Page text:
HANNAH REID, Duchess of Dunbarton, was free at last. Free of the burden of a ten-year marriage, and free of the endlessly tedious year of deep mourning that had succeeded the death of the duke, her husband.
It was a freedom that had been a long time coming. It was a freedom well worth celebrating.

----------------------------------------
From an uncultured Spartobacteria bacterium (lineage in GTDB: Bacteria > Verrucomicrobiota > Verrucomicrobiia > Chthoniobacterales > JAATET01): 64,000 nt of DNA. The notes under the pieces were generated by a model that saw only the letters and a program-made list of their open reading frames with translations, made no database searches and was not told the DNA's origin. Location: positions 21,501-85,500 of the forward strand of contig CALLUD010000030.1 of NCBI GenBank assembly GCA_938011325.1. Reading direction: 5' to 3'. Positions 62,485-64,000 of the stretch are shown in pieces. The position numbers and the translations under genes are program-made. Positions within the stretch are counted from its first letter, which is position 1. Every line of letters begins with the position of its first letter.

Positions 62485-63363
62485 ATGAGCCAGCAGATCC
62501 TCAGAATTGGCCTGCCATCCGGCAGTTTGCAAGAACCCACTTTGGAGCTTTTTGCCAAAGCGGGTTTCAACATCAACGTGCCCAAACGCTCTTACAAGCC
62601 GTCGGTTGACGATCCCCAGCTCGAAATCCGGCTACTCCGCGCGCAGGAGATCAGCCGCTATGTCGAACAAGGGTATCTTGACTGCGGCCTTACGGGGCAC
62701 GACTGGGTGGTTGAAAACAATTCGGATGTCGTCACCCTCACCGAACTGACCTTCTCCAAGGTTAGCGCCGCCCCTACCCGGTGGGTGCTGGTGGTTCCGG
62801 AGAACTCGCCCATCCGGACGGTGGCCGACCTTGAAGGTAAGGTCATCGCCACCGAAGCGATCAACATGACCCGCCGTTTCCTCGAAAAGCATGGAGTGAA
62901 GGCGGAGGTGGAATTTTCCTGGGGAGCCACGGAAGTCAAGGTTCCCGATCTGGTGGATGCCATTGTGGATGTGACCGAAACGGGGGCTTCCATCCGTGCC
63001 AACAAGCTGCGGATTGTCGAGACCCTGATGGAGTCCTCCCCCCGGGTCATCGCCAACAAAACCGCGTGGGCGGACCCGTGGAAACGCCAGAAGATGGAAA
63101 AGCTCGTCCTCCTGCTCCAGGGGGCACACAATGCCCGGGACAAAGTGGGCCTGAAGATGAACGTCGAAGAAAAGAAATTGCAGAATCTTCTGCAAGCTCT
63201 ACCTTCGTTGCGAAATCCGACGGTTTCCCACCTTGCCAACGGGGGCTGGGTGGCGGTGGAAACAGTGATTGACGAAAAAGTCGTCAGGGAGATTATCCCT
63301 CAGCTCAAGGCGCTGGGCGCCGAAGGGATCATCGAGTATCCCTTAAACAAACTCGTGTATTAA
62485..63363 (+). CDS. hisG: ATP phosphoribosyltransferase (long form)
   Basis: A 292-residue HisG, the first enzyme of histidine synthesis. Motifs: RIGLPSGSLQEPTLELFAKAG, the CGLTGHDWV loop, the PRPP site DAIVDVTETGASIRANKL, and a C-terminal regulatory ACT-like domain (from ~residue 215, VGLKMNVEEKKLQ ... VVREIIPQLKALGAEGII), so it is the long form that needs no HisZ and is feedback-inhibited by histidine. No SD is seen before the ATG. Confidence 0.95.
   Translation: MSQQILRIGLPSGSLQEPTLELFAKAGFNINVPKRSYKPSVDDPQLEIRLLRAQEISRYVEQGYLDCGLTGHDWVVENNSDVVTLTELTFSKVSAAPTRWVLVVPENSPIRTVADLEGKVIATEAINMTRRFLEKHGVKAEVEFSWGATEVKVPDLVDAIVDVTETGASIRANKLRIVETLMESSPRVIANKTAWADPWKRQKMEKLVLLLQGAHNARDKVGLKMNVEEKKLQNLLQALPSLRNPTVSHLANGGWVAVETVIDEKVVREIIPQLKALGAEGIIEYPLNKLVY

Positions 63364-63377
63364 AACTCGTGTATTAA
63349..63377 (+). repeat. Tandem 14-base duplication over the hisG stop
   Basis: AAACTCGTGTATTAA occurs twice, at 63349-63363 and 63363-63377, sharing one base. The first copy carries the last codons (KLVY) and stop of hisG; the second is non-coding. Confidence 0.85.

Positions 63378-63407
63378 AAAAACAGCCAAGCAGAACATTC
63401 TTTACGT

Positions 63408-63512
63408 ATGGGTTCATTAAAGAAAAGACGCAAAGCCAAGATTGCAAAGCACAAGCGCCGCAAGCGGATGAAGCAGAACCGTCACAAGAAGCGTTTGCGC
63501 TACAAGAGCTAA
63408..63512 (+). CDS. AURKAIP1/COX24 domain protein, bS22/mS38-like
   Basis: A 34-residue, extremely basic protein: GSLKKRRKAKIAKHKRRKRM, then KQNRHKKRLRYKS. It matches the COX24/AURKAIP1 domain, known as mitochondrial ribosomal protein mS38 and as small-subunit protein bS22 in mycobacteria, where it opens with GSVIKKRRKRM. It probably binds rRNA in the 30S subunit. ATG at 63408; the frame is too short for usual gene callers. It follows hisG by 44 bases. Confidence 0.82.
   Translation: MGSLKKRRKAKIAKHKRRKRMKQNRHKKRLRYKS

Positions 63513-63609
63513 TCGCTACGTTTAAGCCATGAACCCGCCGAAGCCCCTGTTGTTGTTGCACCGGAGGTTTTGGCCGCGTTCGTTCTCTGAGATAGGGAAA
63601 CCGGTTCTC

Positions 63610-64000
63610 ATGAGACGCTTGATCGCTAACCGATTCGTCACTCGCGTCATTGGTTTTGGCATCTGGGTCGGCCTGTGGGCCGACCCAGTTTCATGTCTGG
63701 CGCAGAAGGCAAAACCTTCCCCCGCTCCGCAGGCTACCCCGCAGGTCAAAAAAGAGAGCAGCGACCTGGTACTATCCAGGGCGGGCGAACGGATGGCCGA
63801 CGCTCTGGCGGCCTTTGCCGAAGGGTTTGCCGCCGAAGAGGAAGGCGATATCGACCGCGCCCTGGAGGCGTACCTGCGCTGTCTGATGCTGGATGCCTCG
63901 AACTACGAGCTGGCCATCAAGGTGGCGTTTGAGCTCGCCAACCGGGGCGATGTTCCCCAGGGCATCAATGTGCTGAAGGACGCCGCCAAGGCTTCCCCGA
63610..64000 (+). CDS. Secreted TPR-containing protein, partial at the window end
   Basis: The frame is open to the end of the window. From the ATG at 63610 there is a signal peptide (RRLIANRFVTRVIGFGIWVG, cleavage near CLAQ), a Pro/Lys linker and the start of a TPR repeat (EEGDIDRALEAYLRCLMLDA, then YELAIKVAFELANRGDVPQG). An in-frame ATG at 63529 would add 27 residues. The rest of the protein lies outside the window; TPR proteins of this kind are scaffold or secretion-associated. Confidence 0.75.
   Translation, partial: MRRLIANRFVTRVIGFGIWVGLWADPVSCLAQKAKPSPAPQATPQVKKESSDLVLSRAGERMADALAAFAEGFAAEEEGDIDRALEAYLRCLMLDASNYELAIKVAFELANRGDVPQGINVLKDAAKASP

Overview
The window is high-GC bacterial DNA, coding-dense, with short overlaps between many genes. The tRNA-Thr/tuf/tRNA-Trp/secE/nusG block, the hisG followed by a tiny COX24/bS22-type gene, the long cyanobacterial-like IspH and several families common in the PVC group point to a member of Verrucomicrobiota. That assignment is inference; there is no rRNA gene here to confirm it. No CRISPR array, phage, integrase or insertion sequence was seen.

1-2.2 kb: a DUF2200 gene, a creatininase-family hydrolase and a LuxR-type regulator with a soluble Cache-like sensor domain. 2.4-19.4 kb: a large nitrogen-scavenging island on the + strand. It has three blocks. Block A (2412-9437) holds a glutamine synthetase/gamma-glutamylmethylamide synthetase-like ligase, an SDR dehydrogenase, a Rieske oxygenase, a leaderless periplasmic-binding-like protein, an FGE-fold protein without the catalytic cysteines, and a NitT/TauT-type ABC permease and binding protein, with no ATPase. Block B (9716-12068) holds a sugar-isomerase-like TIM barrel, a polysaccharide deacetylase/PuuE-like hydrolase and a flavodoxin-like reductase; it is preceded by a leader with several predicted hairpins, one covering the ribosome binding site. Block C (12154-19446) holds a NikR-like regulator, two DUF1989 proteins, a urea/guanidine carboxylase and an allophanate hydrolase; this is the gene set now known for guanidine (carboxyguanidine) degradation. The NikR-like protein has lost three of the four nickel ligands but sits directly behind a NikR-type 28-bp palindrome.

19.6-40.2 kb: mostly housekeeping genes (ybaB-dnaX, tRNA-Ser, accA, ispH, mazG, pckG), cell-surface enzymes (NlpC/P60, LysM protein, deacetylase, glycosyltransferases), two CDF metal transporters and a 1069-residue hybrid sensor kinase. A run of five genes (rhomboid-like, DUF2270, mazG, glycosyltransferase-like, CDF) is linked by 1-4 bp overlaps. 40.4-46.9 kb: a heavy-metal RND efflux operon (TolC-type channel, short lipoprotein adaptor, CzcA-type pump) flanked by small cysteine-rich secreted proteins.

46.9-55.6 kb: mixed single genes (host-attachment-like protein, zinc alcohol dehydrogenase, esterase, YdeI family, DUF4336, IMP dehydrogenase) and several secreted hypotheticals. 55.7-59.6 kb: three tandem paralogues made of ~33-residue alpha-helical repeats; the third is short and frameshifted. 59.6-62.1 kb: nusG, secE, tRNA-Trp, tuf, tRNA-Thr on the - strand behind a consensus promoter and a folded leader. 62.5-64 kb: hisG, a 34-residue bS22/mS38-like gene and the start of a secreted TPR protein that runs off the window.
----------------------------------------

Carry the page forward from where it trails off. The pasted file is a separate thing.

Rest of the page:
She had married the duke after a five-day acquaintance—his grace, all impatience to be wed, had procured a special license rather than wait for the banns to be read—when she was nineteen and he was somewhere in his seventies. No one seemed certain of exactly where in his seventies that had been, though some said it was perilously close to eighty. At the time of her marriage, the duchess was a breathtakingly lovely girl, with a slender, lithe figure, eyes that rivaled a summer sky for blueness, a bright, eager face made for smiling, and long, wavy tresses that were almost white in their blondness—a shimmering white. The duke, on the other hand, had a body and face and head that showed all the ravages of age that time and years of hard living could possibly have piled upon them. And he suffered from gout. And from a heart that could no longer be relied upon to continue beating with steady regularity.